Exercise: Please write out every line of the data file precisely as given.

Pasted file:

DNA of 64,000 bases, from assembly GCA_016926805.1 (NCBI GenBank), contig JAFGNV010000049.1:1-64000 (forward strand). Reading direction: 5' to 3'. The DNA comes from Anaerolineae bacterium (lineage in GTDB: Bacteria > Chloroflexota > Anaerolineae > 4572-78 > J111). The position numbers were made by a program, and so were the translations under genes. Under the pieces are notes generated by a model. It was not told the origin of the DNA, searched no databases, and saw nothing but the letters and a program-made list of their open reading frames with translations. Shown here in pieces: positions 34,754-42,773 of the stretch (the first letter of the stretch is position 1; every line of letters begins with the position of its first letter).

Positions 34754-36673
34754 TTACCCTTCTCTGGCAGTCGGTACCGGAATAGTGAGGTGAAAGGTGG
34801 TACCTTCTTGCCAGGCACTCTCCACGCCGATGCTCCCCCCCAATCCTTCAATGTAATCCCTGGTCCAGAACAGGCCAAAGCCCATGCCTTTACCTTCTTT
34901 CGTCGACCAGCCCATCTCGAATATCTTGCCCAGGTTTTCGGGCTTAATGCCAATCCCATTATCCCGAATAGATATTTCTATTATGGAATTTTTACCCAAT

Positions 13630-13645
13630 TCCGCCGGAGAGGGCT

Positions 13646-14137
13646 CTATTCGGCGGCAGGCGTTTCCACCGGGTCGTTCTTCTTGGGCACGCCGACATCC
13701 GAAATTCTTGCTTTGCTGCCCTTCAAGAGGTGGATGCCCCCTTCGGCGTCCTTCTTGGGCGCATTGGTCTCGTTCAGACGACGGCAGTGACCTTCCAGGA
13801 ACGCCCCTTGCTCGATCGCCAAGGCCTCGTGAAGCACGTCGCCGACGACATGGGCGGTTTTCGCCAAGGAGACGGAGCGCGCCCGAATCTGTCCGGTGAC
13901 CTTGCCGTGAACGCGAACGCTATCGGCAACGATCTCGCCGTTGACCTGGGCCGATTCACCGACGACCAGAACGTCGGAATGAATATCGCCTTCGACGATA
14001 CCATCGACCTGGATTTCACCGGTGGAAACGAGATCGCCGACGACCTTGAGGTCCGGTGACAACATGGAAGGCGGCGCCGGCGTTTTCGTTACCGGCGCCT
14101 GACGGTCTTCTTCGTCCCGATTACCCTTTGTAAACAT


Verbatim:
DNA of 64,000 bases, from assembly GCA_016926805.1 (NCBI GenBank), contig JAFGNV010000049.1:1-64000 (forward strand). Reading direction: 5' to 3'. The DNA comes from Anaerolineae bacterium (lineage in GTDB: Bacteria > Chloroflexota > Anaerolineae > 4572-78 > J111). The position numbers were made by a program, and so were the translations under genes. Under the pieces are notes generated by a model. It was not told the origin of the DNA, searched no databases, and saw nothing but the letters and a program-made list of their open reading frames with translations. Shown here in pieces: positions 34,754-42,773 of the stretch (the first letter of the stretch is position 1; every line of letters begins with the position of its first letter).

Positions 34754-36673
34754 TTACCCTTCTCTGGCAGTCGGTACCGGAATAGTGAGGTGAAAGGTGG
34801 TACCTTCTTGCCAGGCACTCTCCACGCCGATGCTCCCCCCCAATCCTTCAATGTAATCCCTGGTCCAGAACAGGCCAAAGCCCATGCCTTTACCTTCTTT
34901 CGTCGACCAGCCCATCTCGAATATCTTGCCCAGGTTTTCGGGCTTAATGCCAATCCCATTATCCCGAATAGATATTTCTATTATGGAATTTTTACCCAAT

Positions 13630-13645
13630 TCCGCCGGAGAGGGCT

Positions 13646-14137
13646 CTATTCGGCGGCAGGCGTTTCCACCGGGTCGTTCTTCTTGGGCACGCCGACATCC
13701 GAAATTCTTGCTTTGCTGCCCTTCAAGAGGTGGATGCCCCCTTCGGCGTCCTTCTTGGGCGCATTGGTCTCGTTCAGACGACGGCAGTGACCTTCCAGGA
13801 ACGCCCCTTGCTCGATCGCCAAGGCCTCGTGAAGCACGTCGCCGACGACATGGGCGGTTTTCGCCAAGGAGACGGAGCGCGCCCGAATCTGTCCGGTGAC
13901 CTTGCCGTGAACGCGAACGCTATCGGCAACGATCTCGCCGTTGACCTGGGCCGATTCACCGACGACCAGAACGTCGGAATGAATATCGCCTTCGACGATA
14001 CCATCGACCTGGATTTCACCGGTGGAAACGAGATCGCCGACGACCTTGAGGTCCGGTGACAACATGGAAGGCGGCGCCGGCGTTTTCGTTACCGGCGCCT
14101 GACGGTCTTCTTCGTCCCGATTACCCTTTGTAAACAT